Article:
I, too, got myself a reusable water bottle. The lid was leaky, so I asked for a new one for my birthday. That one got lost after a time, and I got another. Then I needed a plastic one for backpacking, and one with a wider neck to put ice in, and one with a straw… Suddenly, I had a cupboard full of water bottles.

This happened with travel mugs, too.

In my desperation to not contribute to the ongoing inundation of single-use disposable plastic in landfills or the garbage islands in the oceans, I had become a consummate consumer of only slightly less disposable items.

One of the most enlightening comments I have heard about selling bottled water is that it is not the water that’s being sold – it’s the plastic container. And despite our shift toward more sustainable habits as individuals, the bottle business is booming.

For example, the Six Nations of Grand River, only an hour and half from Toronto, is one of 50 indigenous communities that live under boil-water advisories – that’s 63,000 people in Canada without clean water to drink. Meanwhile, in what can only be described as environmental racism, Nestle extracts 3.6 million litres of water every single day from Six Nations treaty land, land that is closer than the distance Indigenous people have to travel to buy bottled water to drink at an exorbitant markup.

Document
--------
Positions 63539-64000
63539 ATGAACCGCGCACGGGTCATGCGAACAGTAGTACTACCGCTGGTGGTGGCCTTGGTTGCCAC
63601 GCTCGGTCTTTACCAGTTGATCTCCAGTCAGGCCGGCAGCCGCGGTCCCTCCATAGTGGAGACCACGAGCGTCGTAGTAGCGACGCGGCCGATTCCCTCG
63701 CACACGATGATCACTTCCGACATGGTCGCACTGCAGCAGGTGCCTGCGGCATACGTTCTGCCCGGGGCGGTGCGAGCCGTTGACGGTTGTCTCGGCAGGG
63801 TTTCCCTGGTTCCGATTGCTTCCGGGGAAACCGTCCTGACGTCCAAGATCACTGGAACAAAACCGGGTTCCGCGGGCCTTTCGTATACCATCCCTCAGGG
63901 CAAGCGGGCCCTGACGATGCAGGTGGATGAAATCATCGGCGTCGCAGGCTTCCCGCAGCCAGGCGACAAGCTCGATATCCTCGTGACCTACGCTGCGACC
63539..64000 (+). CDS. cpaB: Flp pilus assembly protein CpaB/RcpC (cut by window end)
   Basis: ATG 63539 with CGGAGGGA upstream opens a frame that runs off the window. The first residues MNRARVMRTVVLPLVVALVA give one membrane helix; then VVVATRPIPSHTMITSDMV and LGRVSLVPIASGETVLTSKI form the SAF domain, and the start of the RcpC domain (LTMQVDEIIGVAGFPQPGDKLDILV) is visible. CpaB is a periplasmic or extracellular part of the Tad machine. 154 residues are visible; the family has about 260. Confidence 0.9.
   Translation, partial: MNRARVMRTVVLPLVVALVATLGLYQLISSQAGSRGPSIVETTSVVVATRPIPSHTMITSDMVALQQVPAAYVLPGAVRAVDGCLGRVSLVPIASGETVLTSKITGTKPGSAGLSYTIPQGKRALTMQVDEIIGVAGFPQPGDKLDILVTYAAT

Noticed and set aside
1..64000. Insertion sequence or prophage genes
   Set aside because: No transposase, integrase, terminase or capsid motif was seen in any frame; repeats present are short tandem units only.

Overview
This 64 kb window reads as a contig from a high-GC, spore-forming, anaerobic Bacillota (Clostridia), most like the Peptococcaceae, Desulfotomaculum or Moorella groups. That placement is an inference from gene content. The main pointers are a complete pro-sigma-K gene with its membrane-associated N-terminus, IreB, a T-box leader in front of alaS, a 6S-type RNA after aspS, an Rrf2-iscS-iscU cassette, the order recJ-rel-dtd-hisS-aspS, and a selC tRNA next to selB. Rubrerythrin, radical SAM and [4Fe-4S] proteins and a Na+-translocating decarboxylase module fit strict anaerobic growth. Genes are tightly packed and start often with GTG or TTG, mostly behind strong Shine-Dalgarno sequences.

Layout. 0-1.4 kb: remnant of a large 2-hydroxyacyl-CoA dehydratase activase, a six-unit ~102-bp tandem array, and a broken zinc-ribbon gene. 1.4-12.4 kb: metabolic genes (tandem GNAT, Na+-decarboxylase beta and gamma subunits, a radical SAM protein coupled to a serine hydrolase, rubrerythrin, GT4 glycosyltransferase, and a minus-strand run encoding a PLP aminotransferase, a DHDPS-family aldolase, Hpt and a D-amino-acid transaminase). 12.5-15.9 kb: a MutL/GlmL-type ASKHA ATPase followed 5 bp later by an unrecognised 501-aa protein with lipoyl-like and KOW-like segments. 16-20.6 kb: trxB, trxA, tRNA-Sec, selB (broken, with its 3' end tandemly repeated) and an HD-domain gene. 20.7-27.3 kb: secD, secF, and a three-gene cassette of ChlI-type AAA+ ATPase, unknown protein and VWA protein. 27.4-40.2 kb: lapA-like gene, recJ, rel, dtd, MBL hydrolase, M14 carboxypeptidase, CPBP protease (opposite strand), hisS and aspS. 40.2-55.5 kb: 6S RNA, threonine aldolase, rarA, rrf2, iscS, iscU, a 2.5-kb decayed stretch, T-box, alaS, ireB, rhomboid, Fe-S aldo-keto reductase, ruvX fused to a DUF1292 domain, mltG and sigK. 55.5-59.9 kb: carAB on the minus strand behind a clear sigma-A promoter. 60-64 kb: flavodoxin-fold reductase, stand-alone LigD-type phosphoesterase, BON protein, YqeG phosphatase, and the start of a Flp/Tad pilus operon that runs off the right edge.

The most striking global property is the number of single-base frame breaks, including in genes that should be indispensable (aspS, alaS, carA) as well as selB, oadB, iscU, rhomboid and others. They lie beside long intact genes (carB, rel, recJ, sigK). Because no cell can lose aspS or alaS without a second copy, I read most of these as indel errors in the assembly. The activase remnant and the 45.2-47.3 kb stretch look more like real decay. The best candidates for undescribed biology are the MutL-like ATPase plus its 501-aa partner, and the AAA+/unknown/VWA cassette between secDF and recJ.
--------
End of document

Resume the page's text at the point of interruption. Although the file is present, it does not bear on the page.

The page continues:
Water was declared a human right by the United Nations on July 28 2010. According to the CDC, 11 per cent of the global population, or 780 million people, do not have access to clean drinking water. Water should not be something that megacorporations can extract for pennies while the first people of this nation are suffering from hepatitis A, gastroenteritis, giardia lamblia, scabies, ringworm and impetigo. Water should only be sold for profit when everyone in our country has appropriate access to the supply, as is their human right. In fact, your favourite socialist columnist would argue that nothing considered a human right should ever be hoarded or sold for a profit, but why not start with waiting until people aren’t dying from thirst?